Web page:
What is my classroom? What is my activism?

The U.S. election results of Wednesday, November 9, 2016 were heavily felt by those in my social networks. Among the grief, mourning, and general disbelief that followed into the next few days of work and class discussions, many of us inevitably moved from shock into anger and then wanting to act. Calls to become part of different movements became part of everyday conversations and every new uptake shared from one friend to another served to ignite a passion to prevent the coming disasters and to impart, where possible, hope that in energizing action there was the possibility for a better, more progressive future among a variety of situations and across so many different fronts. Out of – or perhaps in fear of – a great darkness, many people sought to come together and shift into a clearer pursuit of social justice causes.

Yet, among these discussions was also a cluster of concerns directly at the heart of academia. Starting with a need to comfort those students who were hurting in the same ways we were, pockets of conversations became about trying to find ways to think about the classroom as a space for activism and then, at the same time, about how to pair individual activism and the role of social justice in the classroom. Were we to suddenly become missionaries, seeking to convert our students at all costs? Were we, at the other extreme, to be silent and closeted about our feelings, positions, and identities? Was there, in all these choices, some way to work through how to pursue activism and a place for speaking to students without, it was feared, turning off the ability to teach them at the same time? Among the outcomes, objectives, and assessment considerations of everyday academia, was there a way to present ourselves, as hurting, grieving people, within the illusion, even weakly, of a detached instructor? Or was such an approach a false performance that it would hurt our ethos even more, presenting a position we did not hold and could not maintain without hurting ourselves in the process?

In trying to work through my own conflicting emotions and provide even a little assistance to colleagues and friends around me, I turned to those who had more experiences with activism than I did, and often those who had been in academia longer. “What”, I asked more than a few people, “is the role of activism in the classroom? And what resources can I turn to for help with this?” And while many could relay experiences and their own takes on how to deal with situations and ethical frameworks for thinking about helping the hurting, there was always a moment of turning to me and of expecting my own thinking on the subject. The response, as it came from two of the more forthcoming colleagues, was nearly the same at the end of long e-mail chains and in-person meetings: “I can give you advice, but at some point, you have to choose your own path.”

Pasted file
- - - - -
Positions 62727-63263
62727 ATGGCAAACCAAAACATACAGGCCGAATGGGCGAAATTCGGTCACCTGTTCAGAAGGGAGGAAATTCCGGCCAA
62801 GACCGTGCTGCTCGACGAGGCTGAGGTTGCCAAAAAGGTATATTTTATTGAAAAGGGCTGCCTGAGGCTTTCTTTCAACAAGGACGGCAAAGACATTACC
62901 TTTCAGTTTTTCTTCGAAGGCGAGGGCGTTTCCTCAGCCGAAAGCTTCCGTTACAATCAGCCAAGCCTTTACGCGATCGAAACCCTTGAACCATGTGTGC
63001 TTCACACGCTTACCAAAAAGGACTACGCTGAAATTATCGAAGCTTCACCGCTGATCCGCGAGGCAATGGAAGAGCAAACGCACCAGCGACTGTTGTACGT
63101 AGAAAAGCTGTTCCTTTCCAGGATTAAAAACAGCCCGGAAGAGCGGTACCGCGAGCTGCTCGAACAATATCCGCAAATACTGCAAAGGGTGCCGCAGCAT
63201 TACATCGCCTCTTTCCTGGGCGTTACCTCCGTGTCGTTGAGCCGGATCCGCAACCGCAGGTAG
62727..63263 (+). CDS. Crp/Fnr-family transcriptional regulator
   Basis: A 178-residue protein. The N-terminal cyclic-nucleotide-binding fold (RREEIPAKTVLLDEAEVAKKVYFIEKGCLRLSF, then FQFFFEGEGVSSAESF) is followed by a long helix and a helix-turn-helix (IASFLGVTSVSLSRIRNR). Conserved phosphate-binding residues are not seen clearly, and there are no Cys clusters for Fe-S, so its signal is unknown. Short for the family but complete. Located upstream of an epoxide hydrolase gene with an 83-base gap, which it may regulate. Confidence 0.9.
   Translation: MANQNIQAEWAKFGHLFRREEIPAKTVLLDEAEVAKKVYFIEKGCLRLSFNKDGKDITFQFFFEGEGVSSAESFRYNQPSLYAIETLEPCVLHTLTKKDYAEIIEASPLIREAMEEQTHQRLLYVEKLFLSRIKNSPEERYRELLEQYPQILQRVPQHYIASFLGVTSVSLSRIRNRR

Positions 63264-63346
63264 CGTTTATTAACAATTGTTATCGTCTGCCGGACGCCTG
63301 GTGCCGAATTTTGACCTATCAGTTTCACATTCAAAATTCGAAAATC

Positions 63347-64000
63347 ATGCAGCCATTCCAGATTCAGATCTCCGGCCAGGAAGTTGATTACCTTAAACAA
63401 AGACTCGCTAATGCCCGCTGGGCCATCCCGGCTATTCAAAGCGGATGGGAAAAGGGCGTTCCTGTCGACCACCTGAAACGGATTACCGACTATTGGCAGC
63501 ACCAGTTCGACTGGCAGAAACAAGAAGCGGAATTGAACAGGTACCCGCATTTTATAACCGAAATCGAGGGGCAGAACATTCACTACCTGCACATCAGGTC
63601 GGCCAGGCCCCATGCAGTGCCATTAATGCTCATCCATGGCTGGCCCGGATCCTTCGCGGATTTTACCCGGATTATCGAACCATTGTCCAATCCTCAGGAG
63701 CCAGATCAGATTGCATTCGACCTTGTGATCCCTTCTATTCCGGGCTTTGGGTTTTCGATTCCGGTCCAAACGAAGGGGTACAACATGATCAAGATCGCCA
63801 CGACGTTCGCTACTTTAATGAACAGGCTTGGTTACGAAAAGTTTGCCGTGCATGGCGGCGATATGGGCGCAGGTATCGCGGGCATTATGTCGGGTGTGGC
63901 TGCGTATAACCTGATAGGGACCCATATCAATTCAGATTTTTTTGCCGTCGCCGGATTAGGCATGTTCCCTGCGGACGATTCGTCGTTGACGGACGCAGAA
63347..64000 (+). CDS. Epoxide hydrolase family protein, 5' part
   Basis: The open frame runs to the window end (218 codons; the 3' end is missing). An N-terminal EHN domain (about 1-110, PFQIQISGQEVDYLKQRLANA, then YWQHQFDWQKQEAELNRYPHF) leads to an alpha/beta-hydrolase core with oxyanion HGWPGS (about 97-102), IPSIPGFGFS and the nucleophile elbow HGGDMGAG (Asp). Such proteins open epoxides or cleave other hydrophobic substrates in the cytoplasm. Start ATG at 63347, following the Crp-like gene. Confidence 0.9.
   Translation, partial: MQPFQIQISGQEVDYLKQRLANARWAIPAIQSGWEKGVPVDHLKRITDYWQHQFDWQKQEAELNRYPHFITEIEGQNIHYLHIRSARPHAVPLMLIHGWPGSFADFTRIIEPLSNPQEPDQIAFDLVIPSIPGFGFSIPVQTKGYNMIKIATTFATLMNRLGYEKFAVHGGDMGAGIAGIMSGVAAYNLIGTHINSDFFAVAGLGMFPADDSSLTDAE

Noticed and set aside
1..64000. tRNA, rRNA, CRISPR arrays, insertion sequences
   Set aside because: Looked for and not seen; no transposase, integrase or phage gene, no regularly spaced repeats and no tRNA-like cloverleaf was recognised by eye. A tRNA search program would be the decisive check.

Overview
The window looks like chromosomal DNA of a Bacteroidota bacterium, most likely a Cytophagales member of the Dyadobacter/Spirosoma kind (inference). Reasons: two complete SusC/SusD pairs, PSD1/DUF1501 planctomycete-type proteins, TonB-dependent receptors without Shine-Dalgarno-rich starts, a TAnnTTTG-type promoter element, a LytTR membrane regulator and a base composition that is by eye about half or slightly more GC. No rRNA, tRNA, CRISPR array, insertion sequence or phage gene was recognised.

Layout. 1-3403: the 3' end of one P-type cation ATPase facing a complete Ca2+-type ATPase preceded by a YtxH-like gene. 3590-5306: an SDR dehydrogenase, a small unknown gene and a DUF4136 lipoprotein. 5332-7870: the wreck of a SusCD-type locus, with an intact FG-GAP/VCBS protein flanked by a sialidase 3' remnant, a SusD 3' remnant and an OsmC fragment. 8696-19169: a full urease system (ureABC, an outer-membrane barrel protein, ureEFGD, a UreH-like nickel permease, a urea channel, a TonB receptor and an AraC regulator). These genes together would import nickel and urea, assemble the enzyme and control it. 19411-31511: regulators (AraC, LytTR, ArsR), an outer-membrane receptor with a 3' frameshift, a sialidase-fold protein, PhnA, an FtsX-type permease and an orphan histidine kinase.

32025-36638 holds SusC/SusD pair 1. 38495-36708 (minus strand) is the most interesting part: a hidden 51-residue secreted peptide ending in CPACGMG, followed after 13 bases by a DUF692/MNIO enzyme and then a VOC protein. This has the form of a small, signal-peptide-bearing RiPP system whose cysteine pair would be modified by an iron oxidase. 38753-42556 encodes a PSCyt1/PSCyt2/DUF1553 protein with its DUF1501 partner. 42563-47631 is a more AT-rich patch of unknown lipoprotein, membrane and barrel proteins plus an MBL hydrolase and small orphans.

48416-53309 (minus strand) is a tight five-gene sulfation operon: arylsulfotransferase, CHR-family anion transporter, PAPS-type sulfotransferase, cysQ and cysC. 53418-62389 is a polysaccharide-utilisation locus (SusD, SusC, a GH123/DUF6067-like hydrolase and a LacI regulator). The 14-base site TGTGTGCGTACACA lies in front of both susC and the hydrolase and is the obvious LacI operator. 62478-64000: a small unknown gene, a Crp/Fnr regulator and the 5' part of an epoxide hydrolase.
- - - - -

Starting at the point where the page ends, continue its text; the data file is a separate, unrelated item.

In pursing this, and in connection to my own study of methodology construction, I turned to earlier feminist thinkers and those writing about the composition classroom. As often the frontline for dealing with the issues of heavier-than-normal assessment responsibilities and frequently lack of funding while also being required to turn out the seemingly impossible task of showing “learning” in a sixteen-week period, composition instructors are positioned as both the gatekeepers for institutional control and those with the least amount of power at the same time. For many universities, all in-coming students must take a composition course to attempt to normalize writing skills and so the composition classroom becomes one of a battleground for how, on the one hand, granting students the ability to find their own voices and enable critical thinking skills while also following, frequently, very constrictive institutional forms and approaches dictated for how students must construct certain genres and follow very prescriptive methods. For the field of writing and composition studies, in which I count myself a member, this is a constant vigilance for ways of working through pedagogical approaches, trying to understand contingent positions, and teach in such a way to explain writing without commanding it, to try to balance on a knife’s edge the task of instruction and enculturation without calling it as much.